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Gastroenterology. 1995 Sep;109(3):917-22.

Treatment of hepatocellular carcinoma with tamoxifen: a double-blind placebo-controlled trial in 120 patients.

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Liver Unit, Hospital Clínic i Provincial, University of Barcelona, Spain.



The progression of hepatocellular carcinoma may be influenced by estrogens. This has offered the rationale for evaluating the therapeutic usefulness of estrogen-receptor blockers; it is being debated whether long-term tamoxifen administration improves survival in patients with this neoplasm. The aim of this study was to assess the efficacy of tamoxifen administration in the treatment of hepatocellular carcinoma.


One hundred twenty patients with this neoplasm who were not suitable for surgery, ethanol injection, or transarterial embolization were included in a placebo-controlled trial and randomized to tamoxifen, 20 mg/day per os, (group A, n = 58) or placebo (group B, n = 62). Patients with terminal diseases were excluded.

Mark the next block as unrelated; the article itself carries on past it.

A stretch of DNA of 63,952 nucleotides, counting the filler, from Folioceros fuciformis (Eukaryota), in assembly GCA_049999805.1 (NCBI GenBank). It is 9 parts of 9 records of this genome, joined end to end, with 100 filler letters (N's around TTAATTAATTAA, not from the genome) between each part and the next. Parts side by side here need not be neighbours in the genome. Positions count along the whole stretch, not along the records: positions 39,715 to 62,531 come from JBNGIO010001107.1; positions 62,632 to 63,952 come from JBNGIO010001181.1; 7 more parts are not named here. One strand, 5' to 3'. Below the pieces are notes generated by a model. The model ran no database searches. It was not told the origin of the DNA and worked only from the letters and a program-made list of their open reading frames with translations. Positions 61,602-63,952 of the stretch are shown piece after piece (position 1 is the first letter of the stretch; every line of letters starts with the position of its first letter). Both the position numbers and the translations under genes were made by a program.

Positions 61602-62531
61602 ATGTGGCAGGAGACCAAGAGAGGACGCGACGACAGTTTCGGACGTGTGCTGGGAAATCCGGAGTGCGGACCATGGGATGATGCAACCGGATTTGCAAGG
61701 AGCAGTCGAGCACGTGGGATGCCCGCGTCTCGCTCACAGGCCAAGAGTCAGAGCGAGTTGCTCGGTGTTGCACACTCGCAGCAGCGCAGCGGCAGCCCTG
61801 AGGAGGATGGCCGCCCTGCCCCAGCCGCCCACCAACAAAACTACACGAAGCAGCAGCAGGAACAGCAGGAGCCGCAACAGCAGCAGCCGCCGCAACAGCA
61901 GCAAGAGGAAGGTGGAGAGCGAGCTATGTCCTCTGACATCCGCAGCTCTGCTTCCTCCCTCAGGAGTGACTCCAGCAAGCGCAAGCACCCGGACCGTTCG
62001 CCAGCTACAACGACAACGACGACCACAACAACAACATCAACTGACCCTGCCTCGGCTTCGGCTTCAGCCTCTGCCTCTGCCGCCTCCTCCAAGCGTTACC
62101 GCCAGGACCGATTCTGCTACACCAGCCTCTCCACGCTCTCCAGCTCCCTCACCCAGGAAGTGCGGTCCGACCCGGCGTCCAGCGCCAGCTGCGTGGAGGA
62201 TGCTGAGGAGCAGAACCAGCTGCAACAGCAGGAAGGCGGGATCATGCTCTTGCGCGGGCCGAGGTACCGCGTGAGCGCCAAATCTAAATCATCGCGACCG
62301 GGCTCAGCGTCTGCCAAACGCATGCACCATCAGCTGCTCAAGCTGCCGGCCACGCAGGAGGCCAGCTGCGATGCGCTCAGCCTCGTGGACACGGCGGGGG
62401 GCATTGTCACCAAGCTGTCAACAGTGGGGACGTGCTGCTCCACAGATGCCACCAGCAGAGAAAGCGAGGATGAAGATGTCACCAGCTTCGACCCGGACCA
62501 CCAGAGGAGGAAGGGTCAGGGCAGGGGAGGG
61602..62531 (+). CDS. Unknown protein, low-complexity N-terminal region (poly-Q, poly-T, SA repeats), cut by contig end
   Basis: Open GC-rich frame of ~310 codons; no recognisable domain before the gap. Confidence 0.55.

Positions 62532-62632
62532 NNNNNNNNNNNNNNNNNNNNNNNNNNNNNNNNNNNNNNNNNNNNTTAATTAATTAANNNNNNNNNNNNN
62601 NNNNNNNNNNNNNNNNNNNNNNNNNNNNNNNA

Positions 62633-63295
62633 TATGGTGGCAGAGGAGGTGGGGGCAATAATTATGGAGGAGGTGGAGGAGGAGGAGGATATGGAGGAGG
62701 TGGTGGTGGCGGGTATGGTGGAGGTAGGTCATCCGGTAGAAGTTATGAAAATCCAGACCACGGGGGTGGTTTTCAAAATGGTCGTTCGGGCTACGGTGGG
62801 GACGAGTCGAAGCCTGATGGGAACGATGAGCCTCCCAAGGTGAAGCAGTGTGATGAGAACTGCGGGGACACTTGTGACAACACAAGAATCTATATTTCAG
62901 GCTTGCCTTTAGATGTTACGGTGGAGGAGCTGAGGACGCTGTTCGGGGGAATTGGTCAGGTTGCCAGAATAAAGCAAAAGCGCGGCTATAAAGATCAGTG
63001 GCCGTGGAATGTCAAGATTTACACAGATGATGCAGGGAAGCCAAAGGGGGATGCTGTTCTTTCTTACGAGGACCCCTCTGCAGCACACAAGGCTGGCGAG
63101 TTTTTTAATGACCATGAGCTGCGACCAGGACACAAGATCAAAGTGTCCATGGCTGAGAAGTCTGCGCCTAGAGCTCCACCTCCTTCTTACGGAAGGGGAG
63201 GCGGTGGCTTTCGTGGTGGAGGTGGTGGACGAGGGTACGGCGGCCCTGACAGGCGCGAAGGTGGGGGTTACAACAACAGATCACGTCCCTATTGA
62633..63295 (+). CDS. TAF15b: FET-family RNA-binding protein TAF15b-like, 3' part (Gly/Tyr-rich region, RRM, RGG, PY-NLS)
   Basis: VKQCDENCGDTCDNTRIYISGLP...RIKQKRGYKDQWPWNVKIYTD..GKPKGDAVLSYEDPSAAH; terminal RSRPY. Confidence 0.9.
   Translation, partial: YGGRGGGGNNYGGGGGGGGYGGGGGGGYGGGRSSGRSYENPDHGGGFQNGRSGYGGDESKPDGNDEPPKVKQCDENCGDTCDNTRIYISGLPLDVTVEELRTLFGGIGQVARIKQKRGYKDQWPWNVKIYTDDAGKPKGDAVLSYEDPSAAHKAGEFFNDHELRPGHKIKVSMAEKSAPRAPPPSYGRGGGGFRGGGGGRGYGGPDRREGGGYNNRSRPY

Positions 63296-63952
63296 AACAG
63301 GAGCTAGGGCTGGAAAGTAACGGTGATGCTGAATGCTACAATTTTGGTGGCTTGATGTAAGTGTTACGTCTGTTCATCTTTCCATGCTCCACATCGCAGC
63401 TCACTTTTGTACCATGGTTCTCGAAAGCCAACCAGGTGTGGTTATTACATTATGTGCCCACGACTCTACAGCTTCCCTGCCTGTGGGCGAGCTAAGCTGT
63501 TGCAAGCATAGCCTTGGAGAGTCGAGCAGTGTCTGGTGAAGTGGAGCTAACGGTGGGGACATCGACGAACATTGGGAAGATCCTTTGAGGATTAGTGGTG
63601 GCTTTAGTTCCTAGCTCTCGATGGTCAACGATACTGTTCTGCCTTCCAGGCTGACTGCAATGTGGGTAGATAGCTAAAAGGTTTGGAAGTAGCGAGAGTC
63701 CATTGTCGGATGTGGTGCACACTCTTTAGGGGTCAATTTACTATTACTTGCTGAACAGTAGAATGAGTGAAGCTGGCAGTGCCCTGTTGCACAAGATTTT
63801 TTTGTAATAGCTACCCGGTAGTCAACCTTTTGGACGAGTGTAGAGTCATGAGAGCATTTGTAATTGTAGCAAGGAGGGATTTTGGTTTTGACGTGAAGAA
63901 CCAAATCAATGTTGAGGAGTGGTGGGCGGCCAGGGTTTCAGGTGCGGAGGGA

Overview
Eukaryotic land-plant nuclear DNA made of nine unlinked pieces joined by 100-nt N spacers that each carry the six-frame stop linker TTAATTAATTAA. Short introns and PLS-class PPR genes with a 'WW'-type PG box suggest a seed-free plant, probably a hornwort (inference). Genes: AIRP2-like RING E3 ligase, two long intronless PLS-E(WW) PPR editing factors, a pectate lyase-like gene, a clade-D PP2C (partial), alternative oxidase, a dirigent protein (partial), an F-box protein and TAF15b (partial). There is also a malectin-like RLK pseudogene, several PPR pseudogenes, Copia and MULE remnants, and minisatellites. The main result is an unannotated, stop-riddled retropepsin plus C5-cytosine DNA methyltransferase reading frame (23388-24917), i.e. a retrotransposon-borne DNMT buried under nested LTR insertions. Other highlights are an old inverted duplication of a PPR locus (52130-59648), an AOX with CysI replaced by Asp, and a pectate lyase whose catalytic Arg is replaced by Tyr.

Both groups were similar with regard to sex, age, liver function (Child-Pugh's score, 6.5 +/- 1.4 vs. 6.4 +/- 1.4), baseline performance status, and tumor stage. Tamoxifen had no antitumoral effect with no differences in the survival between groups (1- and 2-year actuarial rate: group A, 51% and 27%; and group B, 43% and 29%; P = 0.75), even when stratifying patients according to baseline status. Furthermore, there were no differences in the probability of disease progression (P = 0.46) and baseline performance status maintenance (P = 0.93) during follow-up.


Tamoxifen has no efficacy in the treatment of patients with advanced hepatocellular carcinoma.

[Indexed for MEDLINE]

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